Another story, this one from early in my career, that was brought to mind by a recent incident at work. I worked for a media company that had founded a division to do web stuff at the dawn of the general publics’ use of the web (circa 1995). We had awful internal morale issues – lots if bickering, infighting, histrionics, thrown chairs, the works. I was not above participating in those days and was in fact known for my volatile temper, though I never threw anything or otherwise physically expressed my frustration.
(as an aside, I’m now convinced my volatile temper in those days was actually a reflection of the undiagnosed diabetes, with high blood pressure and high blood sugars – basically my system was always running at 130%)
Anyway the company decided to take steps to address these issues, and arranged with the director of HR to facilitate a set of off-site intervention meetings where we would participate in a variety of team building exercises as well as take the time to sort of expose and discuss the core issues that were causing so much tension.
Shortly before one of the first sessions, a coworker had asked me out, the latest in a series of invitations. She had been pursuing me off and on for a couple of months – mostly, at first, with hints (do you like this new movie that’s coming out? Me too!) and then ultimately with a couple of direct invitations. I had blown her off, politely but firmly, with the ‘I don’t date co-workers’ line. I wasn’t attracted to her.
One of the exercises we had to do on this day was a team building exercise that involved a large sheet of paper hung to the wall for each person, divided in half. Half was the good side, and half was the bad side. Each of us had a post-it notepad, and we had to write one good thing and one bad thing about each person in the room and stick it to the appropriate side of their sheet of paper. Once we had all done this, we had to stand before our piece of paper and pluck off the post-its, read them to the room, then discuss them.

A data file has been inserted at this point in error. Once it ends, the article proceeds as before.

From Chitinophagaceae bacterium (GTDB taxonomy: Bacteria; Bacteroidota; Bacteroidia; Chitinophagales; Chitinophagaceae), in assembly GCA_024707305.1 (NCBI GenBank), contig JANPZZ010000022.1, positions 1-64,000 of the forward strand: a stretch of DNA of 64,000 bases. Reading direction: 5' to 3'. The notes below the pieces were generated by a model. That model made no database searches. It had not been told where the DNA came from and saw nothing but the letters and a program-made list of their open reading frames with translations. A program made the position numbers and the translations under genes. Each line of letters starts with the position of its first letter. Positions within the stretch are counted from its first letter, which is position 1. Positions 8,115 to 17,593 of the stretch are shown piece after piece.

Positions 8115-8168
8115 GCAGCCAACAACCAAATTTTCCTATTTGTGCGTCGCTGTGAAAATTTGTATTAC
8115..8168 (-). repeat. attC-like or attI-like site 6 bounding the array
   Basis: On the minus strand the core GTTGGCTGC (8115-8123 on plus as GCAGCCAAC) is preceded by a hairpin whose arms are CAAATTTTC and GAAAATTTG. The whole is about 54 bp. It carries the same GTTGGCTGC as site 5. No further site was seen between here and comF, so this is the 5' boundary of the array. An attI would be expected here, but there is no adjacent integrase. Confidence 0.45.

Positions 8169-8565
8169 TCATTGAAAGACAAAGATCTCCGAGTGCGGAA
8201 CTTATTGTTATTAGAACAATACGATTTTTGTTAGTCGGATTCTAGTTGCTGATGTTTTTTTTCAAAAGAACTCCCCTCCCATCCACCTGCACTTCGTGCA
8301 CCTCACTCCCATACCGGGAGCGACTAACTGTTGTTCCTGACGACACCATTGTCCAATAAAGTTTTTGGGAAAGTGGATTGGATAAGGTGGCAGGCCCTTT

When my turn came around, I plucked a bad post-it off and read it to the room. It said (and I can remember this almost verbatim) “David is poorly socialized, has terrible communications skills, fails to behave appropriately in professional circumstances, and should learn to be more respectful of his coworkers.’
I had to respond to that in front of ~20 people, back when I was a less confident public speaker. Ye gods! I recognized the handwriting of the culprit (of course it was she of the rejected advances) and my first thought was to simply expose her, as inappropriate as that would be (she thinks I behave inappropriately?! wait till she sees this!). But my common sense won the day. It helped that most of it was absurd. While I was known for my volatility, I’ve also always been known for my verbal communication skills, the ability to condense complex technical issues into summaries that non-technical folk can understand, and my willingness to fold to superior logic. I was also president of my frat in college, for crying out loud, and regularly hung out with a significant portion of the staff in the portland bars.
Anyway, I don’t actually think I did a very good job of responding at that time, I was too flustered, but the incident has stuck with me ever since, and instilled in me a very deep suspicion so-called team building exercises (which, as an aside, were an abject failure in this case. The core of the issues had to do with how sales interacted with the production folks. Sales had no technical acumen and we all knew they were, quite literally, stealing from the company through clever sales incentive scams and we had no respect for them professionally or personally. Most of this, of course, was not exposed in these team building exercises. What was one to do? Write ‘steals from the company and gets away with it’ on the post-it and stick it to the bad side?).